When “Watchmen” adapts Alan Moore’s uniquely dark vision of the superhero genre to film this year, audiences would do well to prepare themselves to see some of the ugliest sides of human behavior that come with it. In the “Watchmen” comics, one of the heaviest flinch-inducing moments comes from a flashback scene involving the rape of Minutemen member Silk Spectre by her teammate, The Comedian. The actor portraying The Comedian, Jeffrey Dean Morgan, confirmed to MTV that director Zack Snyder did not overlook the event’s significance.
“It was a three-day process shooting that particular scene, and it was hard,” Morgan told MTV News. “It was three of the hardest days of filming I have ever had to do. It was really very violent.”
Embedded in the colorful pages of the comic, the sequence stands out as a moment when “Watchmen” really broke away from the safety-netted standards of normal monthly comics. As Morgan explained, decisions had to be made as far as how much weight to give the rape in the movie.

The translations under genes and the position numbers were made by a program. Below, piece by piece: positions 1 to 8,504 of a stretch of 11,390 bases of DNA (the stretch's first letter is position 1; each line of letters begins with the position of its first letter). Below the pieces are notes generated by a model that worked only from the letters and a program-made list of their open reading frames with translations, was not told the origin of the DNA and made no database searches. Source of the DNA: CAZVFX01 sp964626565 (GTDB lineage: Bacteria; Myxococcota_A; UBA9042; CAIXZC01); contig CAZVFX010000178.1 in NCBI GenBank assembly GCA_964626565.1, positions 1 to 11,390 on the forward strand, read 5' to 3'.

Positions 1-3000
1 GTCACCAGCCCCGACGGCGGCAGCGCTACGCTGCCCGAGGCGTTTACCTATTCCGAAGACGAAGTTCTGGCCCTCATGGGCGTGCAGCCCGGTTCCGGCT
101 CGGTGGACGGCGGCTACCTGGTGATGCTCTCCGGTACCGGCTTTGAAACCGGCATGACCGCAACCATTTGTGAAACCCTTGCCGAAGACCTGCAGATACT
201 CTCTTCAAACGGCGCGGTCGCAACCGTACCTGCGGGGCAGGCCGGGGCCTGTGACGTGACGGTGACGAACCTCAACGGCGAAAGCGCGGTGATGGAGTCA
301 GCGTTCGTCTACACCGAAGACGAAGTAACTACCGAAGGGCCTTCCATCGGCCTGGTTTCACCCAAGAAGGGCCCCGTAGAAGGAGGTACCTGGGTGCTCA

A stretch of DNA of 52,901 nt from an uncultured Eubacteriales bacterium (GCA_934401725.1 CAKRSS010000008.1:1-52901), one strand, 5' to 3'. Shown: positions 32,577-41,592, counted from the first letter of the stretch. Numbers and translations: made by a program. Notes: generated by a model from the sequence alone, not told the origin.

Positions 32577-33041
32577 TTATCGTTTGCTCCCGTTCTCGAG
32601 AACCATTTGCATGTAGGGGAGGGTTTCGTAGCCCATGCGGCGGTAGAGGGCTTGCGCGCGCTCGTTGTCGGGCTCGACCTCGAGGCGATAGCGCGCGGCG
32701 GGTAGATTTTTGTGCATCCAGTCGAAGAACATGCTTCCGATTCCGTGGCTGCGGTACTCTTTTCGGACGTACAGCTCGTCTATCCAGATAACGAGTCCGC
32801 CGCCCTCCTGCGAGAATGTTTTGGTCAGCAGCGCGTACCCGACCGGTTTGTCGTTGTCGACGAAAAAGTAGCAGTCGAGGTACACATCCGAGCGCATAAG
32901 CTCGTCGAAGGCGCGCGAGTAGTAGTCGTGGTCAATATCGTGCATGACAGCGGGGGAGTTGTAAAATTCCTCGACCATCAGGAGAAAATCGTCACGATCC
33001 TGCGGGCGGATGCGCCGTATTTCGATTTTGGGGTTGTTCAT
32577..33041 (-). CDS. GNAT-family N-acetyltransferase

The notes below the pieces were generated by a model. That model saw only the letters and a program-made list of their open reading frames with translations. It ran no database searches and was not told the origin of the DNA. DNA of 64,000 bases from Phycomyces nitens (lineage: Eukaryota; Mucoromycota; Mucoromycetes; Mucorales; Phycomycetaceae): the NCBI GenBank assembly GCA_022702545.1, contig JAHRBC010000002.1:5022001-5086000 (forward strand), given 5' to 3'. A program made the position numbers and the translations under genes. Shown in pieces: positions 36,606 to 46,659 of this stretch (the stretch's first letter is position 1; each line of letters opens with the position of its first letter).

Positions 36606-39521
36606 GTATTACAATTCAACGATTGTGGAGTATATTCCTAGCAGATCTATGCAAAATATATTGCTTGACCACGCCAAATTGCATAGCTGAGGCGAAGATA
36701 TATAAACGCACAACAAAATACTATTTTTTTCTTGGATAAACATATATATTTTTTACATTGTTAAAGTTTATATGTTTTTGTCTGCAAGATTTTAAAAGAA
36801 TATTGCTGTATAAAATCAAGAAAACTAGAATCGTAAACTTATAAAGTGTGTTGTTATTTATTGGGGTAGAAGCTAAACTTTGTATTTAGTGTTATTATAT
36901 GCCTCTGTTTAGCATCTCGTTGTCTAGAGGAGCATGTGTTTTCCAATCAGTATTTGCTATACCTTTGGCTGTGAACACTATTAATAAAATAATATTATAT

“When you’re looking at the comic book you only get a couple panels so there is a lot of stuff there that needs to be filled in,” he said, “so we fill in the blanks there between three and four panels, and it turns out to be one hell of a violent scene. And it’s all intact, [Hooded Justice] comes in and interrupts the attempted rape -- it’s all there. We stayed very loyal to it, and I haven’t actually seen the scene yet, but I did see a piece of playback when we were filming it and it’s a lot.”
Asked if he thinks the general public is ready to see a rape scene pulled from the pages of a comic book, Morgan expressed faith in Snyder’s dedication to the material.
“I know certainly the fans of the novel are [ready] and now it’s a matter of reaching an audience that isn’t familiar with the novel," said Morgan. "I think Zack is the guy who is going to stay true to the novel and be able to reach a main stream audience as well. If they are ready for it? I don’t know, we will see. It’s rated 'R' for a reason.”
Do you think filmgoers who haven’t read the comics will be ready for the darker scenes in “Watchmen”? Which moments set the book apart as a mature title for you when you first read it? Sound off in the comment section.